We arrived at St. Regis which by they way is like a little cosmos of its own, I believe it may even by a hub of several know, we can't be positive those were ALL humans, in fact I saw several suspicious looking tentacles hanging from one guys hat...and one of the girls I saw had funny eyes, like icy looking or something. Just you know, keep an open mind, is what I figured.
Off to Missoula! For some reason we both thought of Missoula as the "almost there" point and sadly it wasn't but we finally got to our destination at 3:00 in the morning, tired, still a little hot but still excited about the adventure. The park service had put us in our own house! It was beautiful and felt homey enough for us to just fall asleep immediately.
Morning arrived and the birds were singing, I almost felt as if I should be wearing a beautiful gown with ribbons and bows but instead I put on my windgress and otter we went to do our first presentation.

During our break we drove to Wisdom for a bite to eat and just to "see" and OMG it was as amazing as it sounds - really, a town named "WISDOM?" You either picture a sleepy little mountain village (that's what it was) or a mysterious horror movie setting (it wasn't). On our drive to Wisdom we saw several antelope! They're strikingly wondrous I might add, tan and white with dignified prickly horns and an air of superiority. I loved seeing them.
The staff at the park were all so gracious and friendly. They joined in with the stickgame demonstration and had the time of their lives. We got our pictures taken with different people visiting, one was a German family...the day was fun. That evening we were to go to another park and do the stickgame demonstration. I can't say it enough that the scenery was exquisitely beautiful...really, there aren't enough words. The evening demonstration was yet another new experience, we were greeted by a soft-spoken articulate woman named Beverly who had one of those smiles that lights up a room, her husband was tending the fire and we visited for a bit before they gathered up some of the campers. There were several children from a family and this was their annual camping trip. They loved the stickgame and we played twice with them. We shared some stories one of which I'll tell you now:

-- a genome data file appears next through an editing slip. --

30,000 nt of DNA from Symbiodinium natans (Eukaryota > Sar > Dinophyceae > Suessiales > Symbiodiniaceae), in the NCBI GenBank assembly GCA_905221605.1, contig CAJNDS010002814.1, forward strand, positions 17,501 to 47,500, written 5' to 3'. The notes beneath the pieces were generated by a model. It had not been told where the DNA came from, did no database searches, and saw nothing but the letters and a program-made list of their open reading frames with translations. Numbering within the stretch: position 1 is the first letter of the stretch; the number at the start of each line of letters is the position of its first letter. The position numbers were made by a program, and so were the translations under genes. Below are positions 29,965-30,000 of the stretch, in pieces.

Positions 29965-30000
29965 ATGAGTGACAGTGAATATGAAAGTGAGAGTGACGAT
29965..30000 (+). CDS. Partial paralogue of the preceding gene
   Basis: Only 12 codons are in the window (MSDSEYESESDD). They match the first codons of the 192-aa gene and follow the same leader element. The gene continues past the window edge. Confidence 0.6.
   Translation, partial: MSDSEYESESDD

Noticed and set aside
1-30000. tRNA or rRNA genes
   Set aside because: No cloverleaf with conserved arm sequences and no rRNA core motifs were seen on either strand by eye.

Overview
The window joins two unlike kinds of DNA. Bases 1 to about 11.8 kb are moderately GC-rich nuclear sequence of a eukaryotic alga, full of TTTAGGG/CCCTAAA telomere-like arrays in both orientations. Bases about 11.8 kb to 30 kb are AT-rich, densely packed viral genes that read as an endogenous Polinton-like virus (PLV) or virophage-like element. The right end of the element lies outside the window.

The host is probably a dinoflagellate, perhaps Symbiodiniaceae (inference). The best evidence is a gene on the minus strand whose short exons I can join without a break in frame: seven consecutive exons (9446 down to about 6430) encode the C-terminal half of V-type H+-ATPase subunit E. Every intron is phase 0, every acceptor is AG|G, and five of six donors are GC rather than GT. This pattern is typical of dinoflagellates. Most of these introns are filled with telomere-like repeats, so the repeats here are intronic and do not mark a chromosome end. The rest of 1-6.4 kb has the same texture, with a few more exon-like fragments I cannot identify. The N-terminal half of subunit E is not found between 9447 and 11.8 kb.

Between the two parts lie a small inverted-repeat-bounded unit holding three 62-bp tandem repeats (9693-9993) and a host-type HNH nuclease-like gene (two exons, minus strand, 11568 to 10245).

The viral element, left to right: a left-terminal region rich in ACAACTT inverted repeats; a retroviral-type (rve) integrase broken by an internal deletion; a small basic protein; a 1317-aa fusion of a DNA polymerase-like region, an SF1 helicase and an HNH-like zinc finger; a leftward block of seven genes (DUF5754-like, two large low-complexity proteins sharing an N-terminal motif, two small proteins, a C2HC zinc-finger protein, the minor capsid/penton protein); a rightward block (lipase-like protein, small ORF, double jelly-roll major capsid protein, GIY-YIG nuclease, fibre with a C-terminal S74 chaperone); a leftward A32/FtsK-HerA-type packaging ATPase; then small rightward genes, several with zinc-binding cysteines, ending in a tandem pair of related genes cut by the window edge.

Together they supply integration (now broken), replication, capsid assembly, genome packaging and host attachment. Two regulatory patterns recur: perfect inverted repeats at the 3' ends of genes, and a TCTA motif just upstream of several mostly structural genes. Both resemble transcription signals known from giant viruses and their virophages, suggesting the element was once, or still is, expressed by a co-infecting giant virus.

When I first came home (5 years home on July 4, 2009!!!!) I knew I had a lot to learn. Fortunately my cousin and brother took me under their wings and started teaching me the things I needed to know including stickgame. I actually did think for awhile that my cousin and brother might indeed "know everything" Such a concept came from a stickgame where my brother was singing the songs all including a coastal song and to my utter surprise he sang the WORDS along with them, OMG I was so amazed. Apparently he DID know everything! Singing a song in a language he didn't know? wasn't until months later I was listening to the tape of that song and all the sudden I laughed so hard...I knew the words to that song too: "ohhhhh hip hip hooraaayyy hip hip hooraaaayyyy" Those at the fire laughed heartily at this story and off we went back to bed.
Sunday was our last day and we dressed for our last demonstration. The kids from last night showed up and an air of anticipation was in the room. We shared our weaving experiences and THEN it was time for stickgame! We played the final games and said our goodbyes...
The trip home was as colorful and exciting as the trip there...only this time we had the anticipation of soon arriving at our little house on the prairie where Rocky, Sandy and Aristotle would await our arrival.